March 14, 2004

Dennis Kucinich and the IL Primary

Dennis Kucinich came to Galesburg today, and spoke at 11:00. I went to go see him. (Which meant I went to 7:30 Mass and met a whole new bunch of people, but that's a separate story.) I have to say, the other time I heard him speak (at the Harkin Steak Fry) must've just been an off day, because he was a great speaker today.

He talked about a lot of things, but a lot of them were tied together with the idea of a basic attitude change: right now, we spent hundreds of billions of dollars on the Department of Defense---which is really just a War Department---and blow off all the other things that we as a society should try to promote. He speaks of a Department of Peace; it would support and fund programs that try to reduce conflict, and remove the root causes of conflict. What if we, as a society, tried to unlearn all of those habits of thought that lead ultimately to domestic abuse and child abuse? What if we as a society stopped letting the corporations push through legislation whose sole purpose is keeping labour cheap?

He gave a great analogy: not so long ago in this country, most families didn't lock their houses, pretty much ever. Nowadays, we mostly do, and that's fine. But what if someone were to not just lock their door, but put in a big steel outer door, and a huge electrified fence, and get guard dogs, and pile sandbags up behind all the windows? We, their neighbours, would freak out, even if they claimed it was only to defend themselves. But that's exactly how the rest of the world sees the US.

Still, a lot of his solutions seem too extreme. NAFTA's a problem, certainly---and so, he says, we should just cancel it. The bigwigs have been given their chance to "fix it", that didn't work, so *bam* we should just get rid of it... I dunno about that. Return Social Security retirement age to 65? Nice in an ideal world, but not at all realistic. Indexing the age to slowly increase---even if it goes up more slowly than life expectancies---is a much better plan.

I continue to support Dean's platform over Kucinich's for the same reasons I ever did---it goes in the same direction, but is a lot more practical. I worry that the Dem leadership will see the folks who vote for Kucinich as not understanding reality or something like that, and therefore ignoring their voices entirely, whereas the Dean folks, while perhaps a bit left of party-centre, are within reach and therefore worth throwing a few bones to.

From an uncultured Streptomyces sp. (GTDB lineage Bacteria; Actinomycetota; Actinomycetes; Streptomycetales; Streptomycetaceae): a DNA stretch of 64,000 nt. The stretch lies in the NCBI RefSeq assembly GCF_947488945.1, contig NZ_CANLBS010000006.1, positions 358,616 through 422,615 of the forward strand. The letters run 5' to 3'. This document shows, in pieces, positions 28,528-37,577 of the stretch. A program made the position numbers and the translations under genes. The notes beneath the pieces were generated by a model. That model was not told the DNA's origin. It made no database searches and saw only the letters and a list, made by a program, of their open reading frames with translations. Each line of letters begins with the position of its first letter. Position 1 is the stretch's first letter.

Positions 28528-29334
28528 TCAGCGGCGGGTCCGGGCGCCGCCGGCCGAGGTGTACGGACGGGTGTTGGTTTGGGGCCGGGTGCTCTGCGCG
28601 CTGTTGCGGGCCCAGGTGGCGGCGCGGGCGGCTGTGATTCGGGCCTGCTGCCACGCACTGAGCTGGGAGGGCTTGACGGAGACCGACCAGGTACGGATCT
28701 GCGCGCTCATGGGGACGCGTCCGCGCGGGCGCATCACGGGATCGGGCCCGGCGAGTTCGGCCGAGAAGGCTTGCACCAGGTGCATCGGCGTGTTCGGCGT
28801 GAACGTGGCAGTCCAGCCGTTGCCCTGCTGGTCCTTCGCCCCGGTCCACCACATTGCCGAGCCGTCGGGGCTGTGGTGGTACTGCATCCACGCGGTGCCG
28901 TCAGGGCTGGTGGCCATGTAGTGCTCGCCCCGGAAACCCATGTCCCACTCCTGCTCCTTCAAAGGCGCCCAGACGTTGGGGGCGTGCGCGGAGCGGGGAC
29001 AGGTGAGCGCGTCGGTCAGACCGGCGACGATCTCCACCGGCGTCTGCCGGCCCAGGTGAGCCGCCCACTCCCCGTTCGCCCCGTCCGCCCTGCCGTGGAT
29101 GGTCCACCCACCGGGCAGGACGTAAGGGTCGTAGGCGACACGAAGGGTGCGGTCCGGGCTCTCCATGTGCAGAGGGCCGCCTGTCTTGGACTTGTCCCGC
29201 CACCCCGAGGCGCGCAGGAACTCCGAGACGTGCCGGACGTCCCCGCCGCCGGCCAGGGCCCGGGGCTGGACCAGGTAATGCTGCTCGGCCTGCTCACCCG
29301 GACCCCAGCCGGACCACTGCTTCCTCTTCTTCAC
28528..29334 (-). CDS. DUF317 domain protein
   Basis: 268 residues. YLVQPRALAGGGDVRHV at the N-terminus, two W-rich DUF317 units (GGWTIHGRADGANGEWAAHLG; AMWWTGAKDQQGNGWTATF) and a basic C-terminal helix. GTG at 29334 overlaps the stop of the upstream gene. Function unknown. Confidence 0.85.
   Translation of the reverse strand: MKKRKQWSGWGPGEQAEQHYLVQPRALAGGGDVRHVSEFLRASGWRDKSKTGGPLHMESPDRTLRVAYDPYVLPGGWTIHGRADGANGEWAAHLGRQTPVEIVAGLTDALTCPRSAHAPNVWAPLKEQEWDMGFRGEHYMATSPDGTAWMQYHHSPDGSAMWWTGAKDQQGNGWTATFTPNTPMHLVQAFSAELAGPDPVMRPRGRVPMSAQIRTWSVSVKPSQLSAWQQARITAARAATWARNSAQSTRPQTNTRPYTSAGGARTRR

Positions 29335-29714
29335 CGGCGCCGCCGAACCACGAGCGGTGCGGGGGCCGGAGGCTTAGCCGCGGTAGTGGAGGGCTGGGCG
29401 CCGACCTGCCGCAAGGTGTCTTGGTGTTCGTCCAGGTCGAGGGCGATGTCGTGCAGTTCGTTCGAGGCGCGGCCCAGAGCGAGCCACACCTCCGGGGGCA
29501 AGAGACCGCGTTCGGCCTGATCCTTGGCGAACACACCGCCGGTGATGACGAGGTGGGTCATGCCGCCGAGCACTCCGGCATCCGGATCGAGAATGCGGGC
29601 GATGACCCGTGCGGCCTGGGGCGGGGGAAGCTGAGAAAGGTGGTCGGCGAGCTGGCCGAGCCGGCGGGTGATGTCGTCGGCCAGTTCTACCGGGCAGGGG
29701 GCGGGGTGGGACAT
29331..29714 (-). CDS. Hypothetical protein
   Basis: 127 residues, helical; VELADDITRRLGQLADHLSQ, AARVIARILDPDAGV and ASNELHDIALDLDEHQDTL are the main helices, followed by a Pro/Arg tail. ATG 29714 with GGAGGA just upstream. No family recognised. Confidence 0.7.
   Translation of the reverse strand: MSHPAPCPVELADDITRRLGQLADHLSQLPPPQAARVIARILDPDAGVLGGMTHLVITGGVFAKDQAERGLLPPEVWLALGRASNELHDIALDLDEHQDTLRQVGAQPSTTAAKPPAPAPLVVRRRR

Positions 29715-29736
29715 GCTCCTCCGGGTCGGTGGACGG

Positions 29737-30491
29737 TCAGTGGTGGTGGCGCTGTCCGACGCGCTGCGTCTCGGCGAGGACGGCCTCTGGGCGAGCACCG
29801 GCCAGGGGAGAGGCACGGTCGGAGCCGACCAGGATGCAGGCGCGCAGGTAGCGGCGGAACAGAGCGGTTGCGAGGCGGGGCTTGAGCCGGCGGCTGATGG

On the other hand, given the disenfranchisement of Illinois voters in the primary, any vote we make is more of a statement than anything else---it's been made abundantly clear that the Democratic Party is not interested in the opinions of Illinoisans when it comes to who should get the nomination, so perhaps we should use our vote for something else. Following that reasoning, it makes a little more sense (or is at least seems less nonsensical) to vote for an extreme candidate who is leaning in the right direction, just to demonstrate how strongly you feel that the party needs to move in that direction, even if you wouldn't want that candidate to win the Presidency.

In the end, I'll probably still end up voting for Dean on Tuesday, but either way, I'll come out of the booth regretting that I couldn't vote for both of them. What certainly seems true, though, is that for all those of you out there who abandoned a preferred candidate---be it Dean or Kucinich, or Edwards, or one of the others---due to "electability" or somesuch, you really might as well go back to your original choice. If there is an up-side to this whole stupid drawn-out primary process, it's that we don't have to worry about actually selecting the nominee. We can just make our opinions known; and we should.

(And don't you dare think of skipping the primary just because the presidential nomination's been decided. Whatever your political inclination, there is a dead-heat race for the nomination for US Senator from Illinois, and if you're of voting age and live in Illinois it's really your civic duty to go out and vote for the man or woman who you think will do the best job. It could end up being even more important than the Presidential contest---we're looking at a possible 50-49 split in the Senate, and which side has the 50 makes a huge difference.)

Illustration of argument in the alternative:

  1. I never met the victim.
  2. If I did meet her, I certainly didn't kill her.
  3. If the jury is actually fooled by the prosecution, and thinks I killed her, then you have to understand it was self-defense.
  4. Also, I'm completely batshit insane.

--Mike Peil

Posted by blahedo at 10:49pm on 14 Mar 2004
Thanks for the report on the Kucinich speech. I wanted to go but decided church should win out. Then I got in way late from the dinner the trustees threw for our big donors and slept through church, too. ;-) Posted by Chris at 12:22pm on 15 Mar 2004
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